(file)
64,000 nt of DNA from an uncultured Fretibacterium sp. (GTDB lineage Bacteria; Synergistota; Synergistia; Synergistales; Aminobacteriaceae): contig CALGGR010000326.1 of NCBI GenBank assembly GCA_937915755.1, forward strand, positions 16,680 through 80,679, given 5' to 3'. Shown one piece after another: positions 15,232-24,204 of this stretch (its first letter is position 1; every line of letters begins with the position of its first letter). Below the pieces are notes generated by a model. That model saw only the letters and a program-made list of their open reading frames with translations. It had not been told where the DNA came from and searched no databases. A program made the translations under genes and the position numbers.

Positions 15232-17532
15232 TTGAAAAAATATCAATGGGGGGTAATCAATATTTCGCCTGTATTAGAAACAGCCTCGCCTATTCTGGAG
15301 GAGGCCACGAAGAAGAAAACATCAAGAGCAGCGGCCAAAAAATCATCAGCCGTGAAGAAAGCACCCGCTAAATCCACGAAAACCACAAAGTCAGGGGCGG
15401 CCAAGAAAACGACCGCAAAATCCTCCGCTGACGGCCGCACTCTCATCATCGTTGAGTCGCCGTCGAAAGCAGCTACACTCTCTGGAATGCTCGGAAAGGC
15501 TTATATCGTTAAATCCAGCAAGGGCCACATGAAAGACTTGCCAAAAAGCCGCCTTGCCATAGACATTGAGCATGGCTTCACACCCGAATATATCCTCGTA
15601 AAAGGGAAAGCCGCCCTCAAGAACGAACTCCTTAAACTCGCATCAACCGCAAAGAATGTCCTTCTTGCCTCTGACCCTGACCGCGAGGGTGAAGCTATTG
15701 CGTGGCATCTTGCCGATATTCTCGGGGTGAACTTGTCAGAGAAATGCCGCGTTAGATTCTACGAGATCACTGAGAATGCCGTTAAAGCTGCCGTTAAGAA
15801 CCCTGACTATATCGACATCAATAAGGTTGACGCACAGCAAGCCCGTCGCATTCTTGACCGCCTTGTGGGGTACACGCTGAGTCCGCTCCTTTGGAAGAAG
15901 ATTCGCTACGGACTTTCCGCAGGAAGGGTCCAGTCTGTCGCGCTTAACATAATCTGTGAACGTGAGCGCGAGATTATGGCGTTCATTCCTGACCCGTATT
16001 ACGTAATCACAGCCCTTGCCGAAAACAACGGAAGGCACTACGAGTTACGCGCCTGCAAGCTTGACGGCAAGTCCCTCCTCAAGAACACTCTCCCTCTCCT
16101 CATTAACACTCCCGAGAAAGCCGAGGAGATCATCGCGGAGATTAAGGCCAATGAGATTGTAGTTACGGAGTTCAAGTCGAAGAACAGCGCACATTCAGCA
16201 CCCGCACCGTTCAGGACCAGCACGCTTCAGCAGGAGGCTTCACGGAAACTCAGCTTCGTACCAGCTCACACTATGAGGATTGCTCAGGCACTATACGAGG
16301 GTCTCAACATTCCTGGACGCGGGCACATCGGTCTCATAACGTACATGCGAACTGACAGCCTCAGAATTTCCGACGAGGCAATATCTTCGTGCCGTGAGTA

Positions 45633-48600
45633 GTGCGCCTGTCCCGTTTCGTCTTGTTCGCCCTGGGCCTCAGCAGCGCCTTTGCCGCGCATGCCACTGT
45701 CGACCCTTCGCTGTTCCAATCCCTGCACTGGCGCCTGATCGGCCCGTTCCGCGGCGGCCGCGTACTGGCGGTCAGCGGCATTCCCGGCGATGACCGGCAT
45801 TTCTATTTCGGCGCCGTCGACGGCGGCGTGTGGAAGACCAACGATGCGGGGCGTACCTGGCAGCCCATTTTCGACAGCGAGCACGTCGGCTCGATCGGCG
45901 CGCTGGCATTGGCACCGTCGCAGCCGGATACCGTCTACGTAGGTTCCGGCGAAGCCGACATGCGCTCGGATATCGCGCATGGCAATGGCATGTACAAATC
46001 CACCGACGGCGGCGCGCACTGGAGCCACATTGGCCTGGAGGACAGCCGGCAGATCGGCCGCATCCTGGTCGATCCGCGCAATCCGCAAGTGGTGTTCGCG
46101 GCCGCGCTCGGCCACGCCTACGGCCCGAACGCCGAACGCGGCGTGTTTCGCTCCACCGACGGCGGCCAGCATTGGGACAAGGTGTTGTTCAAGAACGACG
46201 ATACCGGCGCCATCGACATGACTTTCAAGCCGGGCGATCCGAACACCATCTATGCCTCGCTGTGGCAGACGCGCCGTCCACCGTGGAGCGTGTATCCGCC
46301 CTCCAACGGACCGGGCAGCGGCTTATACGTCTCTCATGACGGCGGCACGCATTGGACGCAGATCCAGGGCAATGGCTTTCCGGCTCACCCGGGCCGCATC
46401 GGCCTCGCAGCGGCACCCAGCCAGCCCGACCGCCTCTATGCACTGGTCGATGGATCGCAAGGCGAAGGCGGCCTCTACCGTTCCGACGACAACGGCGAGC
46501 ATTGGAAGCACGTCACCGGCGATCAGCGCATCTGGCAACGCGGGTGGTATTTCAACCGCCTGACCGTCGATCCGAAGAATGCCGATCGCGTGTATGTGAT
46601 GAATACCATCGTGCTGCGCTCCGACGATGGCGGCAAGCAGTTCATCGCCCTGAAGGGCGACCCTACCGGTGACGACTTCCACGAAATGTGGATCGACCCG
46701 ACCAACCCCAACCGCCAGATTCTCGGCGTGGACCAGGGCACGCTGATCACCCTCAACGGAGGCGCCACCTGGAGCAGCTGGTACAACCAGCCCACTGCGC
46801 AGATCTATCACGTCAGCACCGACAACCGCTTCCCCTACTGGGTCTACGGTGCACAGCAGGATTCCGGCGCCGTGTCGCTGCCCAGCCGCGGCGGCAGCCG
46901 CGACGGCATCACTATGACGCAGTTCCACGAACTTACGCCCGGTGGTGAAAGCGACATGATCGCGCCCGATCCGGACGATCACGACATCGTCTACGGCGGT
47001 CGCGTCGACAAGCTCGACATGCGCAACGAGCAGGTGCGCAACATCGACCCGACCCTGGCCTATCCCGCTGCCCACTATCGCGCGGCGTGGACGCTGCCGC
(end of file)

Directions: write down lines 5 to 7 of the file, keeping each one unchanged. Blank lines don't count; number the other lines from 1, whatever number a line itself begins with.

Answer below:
15401 CCAAGAAAACGACCGCAAAATCCTCCGCTGACGGCCGCACTCTCATCATCGTTGAGTCGCCGTCGAAAGCAGCTACACTCTCTGGAATGCTCGGAAAGGC
15501 TTATATCGTTAAATCCAGCAAGGGCCACATGAAAGACTTGCCAAAAAGCCGCCTTGCCATAGACATTGAGCATGGCTTCACACCCGAATATATCCTCGTA
15601 AAAGGGAAAGCCGCCCTCAAGAACGAACTCCTTAAACTCGCATCAACCGCAAAGAATGTCCTTCTTGCCTCTGACCCTGACCGCGAGGGTGAAGCTATTG